Theses and Dissertations


Title: A physical-chemical and biological survey of two streams receiving domestic sewage (Bicycle Path Creek and Parkerson Mill Creek, Lee County, Alabama)

Name: Rogers, Wilmer Alexander

Degree: MS

Chair: Dr. Homer S. Swingle

Resides: FAA Library

University: Auburn

Location: Auburn, Alabama

Date: 1960

Pages: 66

Keywords: Physical-Chemical Survey,Biological Survey,Streams,Domestic Sewage,Bicycle Path Creek,Parkerson Mill Creek,Lee County,Alabama.

Abstract:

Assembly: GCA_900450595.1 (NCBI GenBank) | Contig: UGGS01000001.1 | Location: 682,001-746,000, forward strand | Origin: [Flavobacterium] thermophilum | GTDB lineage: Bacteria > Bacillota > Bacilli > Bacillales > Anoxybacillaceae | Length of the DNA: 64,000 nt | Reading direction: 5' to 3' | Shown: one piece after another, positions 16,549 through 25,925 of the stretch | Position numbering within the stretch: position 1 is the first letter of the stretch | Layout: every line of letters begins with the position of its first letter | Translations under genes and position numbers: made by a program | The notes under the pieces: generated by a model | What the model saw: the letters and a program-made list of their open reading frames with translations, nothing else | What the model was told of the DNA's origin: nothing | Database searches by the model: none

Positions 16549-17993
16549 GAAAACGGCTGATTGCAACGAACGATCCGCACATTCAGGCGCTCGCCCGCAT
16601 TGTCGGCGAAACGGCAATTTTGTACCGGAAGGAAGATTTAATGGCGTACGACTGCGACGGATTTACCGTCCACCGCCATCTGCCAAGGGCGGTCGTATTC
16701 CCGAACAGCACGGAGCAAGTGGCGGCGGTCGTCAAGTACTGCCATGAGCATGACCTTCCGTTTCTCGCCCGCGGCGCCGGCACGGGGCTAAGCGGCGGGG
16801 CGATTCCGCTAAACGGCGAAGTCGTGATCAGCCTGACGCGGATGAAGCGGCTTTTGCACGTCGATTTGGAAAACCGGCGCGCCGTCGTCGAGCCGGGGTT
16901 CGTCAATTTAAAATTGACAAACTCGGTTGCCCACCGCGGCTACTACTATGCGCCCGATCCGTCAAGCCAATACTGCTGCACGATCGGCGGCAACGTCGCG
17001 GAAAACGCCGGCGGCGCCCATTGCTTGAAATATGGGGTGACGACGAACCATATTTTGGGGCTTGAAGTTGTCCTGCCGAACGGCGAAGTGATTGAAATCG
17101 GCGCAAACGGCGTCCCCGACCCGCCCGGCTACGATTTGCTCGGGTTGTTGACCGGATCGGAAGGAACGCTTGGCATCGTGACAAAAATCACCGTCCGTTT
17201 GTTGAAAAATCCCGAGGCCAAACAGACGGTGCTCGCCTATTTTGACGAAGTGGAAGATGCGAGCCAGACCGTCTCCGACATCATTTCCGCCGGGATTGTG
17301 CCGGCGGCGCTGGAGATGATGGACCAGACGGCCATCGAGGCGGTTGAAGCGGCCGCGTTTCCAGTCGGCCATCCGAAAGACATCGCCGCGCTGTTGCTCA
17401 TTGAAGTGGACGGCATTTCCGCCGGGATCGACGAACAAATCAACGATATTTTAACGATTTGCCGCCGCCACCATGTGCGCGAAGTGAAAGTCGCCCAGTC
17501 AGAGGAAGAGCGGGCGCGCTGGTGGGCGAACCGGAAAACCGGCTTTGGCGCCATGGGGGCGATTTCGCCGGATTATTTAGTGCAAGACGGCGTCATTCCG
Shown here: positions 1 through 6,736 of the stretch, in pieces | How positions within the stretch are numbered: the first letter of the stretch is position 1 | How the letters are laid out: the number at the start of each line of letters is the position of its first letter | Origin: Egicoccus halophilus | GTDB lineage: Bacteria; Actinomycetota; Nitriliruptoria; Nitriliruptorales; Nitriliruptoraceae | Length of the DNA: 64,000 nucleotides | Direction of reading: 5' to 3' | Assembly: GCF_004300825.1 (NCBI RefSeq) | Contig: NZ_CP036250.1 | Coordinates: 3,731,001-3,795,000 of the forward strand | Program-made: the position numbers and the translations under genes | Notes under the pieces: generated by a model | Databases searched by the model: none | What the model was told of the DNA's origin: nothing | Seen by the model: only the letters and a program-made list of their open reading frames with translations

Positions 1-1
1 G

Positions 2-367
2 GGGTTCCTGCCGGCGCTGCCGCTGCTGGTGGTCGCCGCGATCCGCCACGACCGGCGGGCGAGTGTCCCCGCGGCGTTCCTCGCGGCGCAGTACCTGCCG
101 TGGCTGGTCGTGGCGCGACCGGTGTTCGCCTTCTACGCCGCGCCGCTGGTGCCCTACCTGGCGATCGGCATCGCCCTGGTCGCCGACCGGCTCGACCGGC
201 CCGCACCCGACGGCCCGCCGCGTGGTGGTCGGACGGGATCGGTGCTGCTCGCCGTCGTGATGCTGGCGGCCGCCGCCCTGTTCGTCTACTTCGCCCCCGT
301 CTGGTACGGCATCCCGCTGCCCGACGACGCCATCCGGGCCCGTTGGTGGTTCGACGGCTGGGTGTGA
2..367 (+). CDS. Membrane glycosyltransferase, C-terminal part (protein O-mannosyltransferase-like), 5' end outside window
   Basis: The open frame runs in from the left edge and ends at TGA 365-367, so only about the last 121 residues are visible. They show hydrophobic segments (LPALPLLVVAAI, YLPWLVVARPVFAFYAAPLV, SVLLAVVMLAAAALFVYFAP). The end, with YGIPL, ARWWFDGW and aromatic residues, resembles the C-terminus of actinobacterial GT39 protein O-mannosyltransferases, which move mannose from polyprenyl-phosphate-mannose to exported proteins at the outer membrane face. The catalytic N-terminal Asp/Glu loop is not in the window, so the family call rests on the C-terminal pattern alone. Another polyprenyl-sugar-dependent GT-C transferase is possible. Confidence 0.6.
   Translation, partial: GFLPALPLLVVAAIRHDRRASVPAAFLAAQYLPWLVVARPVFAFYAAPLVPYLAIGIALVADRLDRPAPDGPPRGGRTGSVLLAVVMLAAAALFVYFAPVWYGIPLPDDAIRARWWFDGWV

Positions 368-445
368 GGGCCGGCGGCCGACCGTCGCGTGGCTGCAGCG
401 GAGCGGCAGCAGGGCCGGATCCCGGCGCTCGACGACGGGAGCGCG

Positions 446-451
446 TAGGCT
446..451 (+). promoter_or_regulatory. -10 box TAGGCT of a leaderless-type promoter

A physical-chemical and biological survey was conducted on Bicycle Path Creek and Parkerson Mill Creek, Lee County, Alabama, to determine the effects of domestic sewage on the chemical quality of the water and on macro-invertebrate and fish populations. This study also detected changes brought about by sewage diversion from Bicycle Path Creek to Parkerson Mill Creek and by activation of the new sewage treatment plant. The study was conducted from about 4 months before to about 4 1/2 months after the plant was activated. Results of this study showed that concentrations of dissolved oxygen, carbon dioxide, ammonia, and alkalinity and pH values in the two creeks were affected by rainfall, distance downstream from the sewage outfall, the introduction into the stream of sewage and activation of the sewage treatment plant. The dilutional effects of rainfall and activation of the sewage treatment plant caused an increase in pH values and D.O. concentrations, while CO2, ammonia, and alkalinity decreased. Stations located below the sewage outfall had low D.O. concentrations and pH values which increased with distance from the outfall, while CO2, ammonia, and alkalinity concentrations decreased. Sewage introduced into the stream caused decreased D.O. and pH values, while CO2, alkalinity and ammonia increased. Macro-invertebrate population changes were not as evident during this study as were the physical-chemical changes. It appeared possible that not enough time had elapsed for reinvasion by macro-invertebrates used as indicators of non-polluted conditions. Organisms with long life-cycles such as mayflies and stoneflies that are used as indicators of clean water were not found during this study. The most abundant organisms found throughout the survey period was a sludgeworm, Tubifex sp.Fish populations studies were conducted approximately three weeks before and three months after the plant became operational. No fish were found at the first two stations, 2.0 and 3.3 miles respectively below the sewage outfall, on the first study, and only 6 species and 46 individuals were found 4.3 miles below the outfall. The second study showed fish to be present at all Stations below the outfall.

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